What is Google Optimize?

Last week, Google announced that its experimental testing platform, Google Optimize, is officially out of beta and available for free. This is great news for, well, everyone. Google Optimize puts robust testing and reporting features into the hands of everyday marketers and website managers. What previously required a developer can now be handled by anyone with a Google account.

The key feature of Google Optimize is the WYSIWYG (what you see is what you get) builder. You can easily edit the HTML, CSS and JavaScript on a webpage with limited or no knowledge of coding. This can be anything from button colors, copy variations and images, to an entirely different page layout. When you’re ready, you can test the two (or more) variations of the page against each other and look at impacts on bounce rate, time on page, transactions and revenue to determine a winner.

Creating an Experiment

Creating an experiment is seamless and straightforward. Head over to https://optimize.google.com and log into whichever account you use to access your Google Analytics. The first thing you’ll be asked to identify is what type of experiment you plan to run. The options here are A/B, Multivariate and Redirect Tests. The descriptions here make, sense but I would like to point out that these A/B tests are really A/B/n tests allowing you to test up to nine variants of a single variable.

Now you’re ready to create your variants, and this is where Google Optimize really shines. First, name your variant and declare what percentage of the time you’d like your test to be served. By clicking on your variant (after you’ve already inserted the provided snippet onto your site and installed the provided Chrome Extension), you’ll be taken to the editor.

Google Optimize Testing
In my test, I wanted to see if featuring more of the 80’s-90’s hip hop star, Young MC helped decrease page bounces on our homepage.

The editor looks like your webpage but you’ll notice that as you mouse over elements there is now a border around them. There’s also popup in the bottom right of your screen with information about font family and size, color, background and layout. There’s also an Edit Element button, which expands to Remove, Edit Text, Edit HTML, Insert HTML and Run JavaScript. Within these options, you can essentially manipulate your page in any way you’d like.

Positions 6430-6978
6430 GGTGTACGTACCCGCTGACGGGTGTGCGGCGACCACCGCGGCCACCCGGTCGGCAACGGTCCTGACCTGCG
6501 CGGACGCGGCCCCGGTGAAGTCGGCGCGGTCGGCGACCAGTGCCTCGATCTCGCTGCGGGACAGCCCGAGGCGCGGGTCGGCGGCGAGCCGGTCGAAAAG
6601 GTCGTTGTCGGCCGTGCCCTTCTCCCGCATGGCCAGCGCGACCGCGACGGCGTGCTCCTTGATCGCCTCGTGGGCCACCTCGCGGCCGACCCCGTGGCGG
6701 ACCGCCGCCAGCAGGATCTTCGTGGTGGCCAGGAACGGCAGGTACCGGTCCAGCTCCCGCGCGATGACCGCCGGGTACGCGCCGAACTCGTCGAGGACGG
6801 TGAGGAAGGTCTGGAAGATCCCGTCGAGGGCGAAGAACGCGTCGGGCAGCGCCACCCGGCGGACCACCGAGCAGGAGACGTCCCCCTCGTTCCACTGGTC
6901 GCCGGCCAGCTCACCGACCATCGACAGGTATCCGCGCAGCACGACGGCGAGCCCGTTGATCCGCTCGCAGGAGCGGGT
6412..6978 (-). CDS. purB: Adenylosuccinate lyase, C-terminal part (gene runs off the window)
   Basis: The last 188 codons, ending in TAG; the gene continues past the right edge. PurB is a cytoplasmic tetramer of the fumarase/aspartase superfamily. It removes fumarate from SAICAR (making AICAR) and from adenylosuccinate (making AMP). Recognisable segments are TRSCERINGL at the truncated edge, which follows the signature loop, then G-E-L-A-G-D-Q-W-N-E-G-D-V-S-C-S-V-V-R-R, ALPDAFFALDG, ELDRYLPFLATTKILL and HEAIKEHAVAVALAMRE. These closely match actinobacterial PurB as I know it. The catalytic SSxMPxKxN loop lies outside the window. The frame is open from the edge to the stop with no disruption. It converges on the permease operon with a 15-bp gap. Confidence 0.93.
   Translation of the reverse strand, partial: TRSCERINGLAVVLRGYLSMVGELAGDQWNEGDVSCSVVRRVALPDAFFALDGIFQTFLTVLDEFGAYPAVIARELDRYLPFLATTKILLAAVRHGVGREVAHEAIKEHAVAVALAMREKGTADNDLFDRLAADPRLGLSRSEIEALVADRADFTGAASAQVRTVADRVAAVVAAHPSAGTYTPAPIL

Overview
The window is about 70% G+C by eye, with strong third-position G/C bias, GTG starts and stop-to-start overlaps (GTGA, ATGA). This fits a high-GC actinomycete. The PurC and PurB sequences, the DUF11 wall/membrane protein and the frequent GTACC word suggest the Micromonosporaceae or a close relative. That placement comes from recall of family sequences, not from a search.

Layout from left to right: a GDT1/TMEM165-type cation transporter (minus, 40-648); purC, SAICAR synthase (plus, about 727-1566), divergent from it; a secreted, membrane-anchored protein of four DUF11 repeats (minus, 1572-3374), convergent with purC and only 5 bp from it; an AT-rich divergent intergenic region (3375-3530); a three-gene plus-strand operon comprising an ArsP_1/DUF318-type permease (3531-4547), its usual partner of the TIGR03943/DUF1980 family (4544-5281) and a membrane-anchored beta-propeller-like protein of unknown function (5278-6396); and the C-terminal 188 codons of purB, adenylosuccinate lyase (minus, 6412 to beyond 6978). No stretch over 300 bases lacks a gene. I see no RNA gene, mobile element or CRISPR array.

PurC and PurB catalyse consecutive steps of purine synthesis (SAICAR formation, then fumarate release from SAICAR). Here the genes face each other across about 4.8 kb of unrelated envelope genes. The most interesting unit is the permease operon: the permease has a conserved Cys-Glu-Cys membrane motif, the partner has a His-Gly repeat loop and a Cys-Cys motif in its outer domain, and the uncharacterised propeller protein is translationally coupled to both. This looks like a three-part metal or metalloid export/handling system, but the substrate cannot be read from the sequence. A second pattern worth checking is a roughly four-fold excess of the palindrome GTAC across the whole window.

There’s also the option to drag and drop elements and resize them by dragging their edges just as you would in a PowerPoint presentation, or the like. With this functionality, you can simply change the order of items on the page or the prominence of an element.

At the top of the editor there’s the option to switch between variants, test your layout across different devices, view all changes to the page, and save/confirm. Confirm your variant and you will return to the Optimize dashboard.

Select the primary objective of your experiment between Page Views, Session Duration, Bounces, Transactions and Revenue. Give a brief description of the test, determine what percentage of visitors you want to be entered the experiment, and set a start date.

You’re done! Easy as that. For simple tests, you should be able to go from concept to implementation in minutes. That’s really the key impact of Google’s release. All the functionality of Google Optimize previously existed but required a developer and a reporting suite to implement. Optimize democratizes A/B testing, putting it in the hands of business owners and marketing teams.

For more on Google Optimize check out Google’s site: https://www.google.com/analytics/optimize/